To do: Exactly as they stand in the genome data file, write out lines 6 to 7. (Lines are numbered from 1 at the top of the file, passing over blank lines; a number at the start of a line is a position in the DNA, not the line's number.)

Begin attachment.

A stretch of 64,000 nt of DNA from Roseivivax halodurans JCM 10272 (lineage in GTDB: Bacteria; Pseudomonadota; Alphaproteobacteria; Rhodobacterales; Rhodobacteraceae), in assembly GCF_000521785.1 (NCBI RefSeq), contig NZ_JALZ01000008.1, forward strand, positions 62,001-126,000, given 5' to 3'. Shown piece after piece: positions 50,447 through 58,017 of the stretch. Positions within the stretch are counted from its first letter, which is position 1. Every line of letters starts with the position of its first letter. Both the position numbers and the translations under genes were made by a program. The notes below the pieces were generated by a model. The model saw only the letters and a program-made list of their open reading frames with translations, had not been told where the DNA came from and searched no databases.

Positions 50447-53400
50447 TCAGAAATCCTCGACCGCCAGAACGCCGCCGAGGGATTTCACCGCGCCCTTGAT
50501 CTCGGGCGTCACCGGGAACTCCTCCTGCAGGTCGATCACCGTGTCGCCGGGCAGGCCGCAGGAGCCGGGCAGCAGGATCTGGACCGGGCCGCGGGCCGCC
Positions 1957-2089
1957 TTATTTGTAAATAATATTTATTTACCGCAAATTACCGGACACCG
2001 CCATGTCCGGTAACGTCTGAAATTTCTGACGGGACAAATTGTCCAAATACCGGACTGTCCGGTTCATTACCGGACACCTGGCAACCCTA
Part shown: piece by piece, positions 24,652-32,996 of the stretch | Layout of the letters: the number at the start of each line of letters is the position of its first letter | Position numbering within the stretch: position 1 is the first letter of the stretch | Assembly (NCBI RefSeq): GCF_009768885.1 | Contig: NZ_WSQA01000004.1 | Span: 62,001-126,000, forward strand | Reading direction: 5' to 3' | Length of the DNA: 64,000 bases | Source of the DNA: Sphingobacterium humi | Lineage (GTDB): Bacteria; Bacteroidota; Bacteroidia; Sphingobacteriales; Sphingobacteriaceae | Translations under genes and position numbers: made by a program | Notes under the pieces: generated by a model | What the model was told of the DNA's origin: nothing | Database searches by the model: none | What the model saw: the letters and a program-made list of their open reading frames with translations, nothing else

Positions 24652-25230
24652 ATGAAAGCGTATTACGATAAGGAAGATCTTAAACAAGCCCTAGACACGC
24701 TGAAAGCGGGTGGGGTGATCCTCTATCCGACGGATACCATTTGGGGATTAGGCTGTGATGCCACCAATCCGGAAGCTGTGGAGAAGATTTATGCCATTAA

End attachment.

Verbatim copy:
1957 TTATTTGTAAATAATATTTATTTACCGCAAATTACCGGACACCG
2001 CCATGTCCGGTAACGTCTGAAATTTCTGACGGGACAAATTGTCCAAATACCGGACTGTCCGGTTCATTACCGGACACCTGGCAACCCTA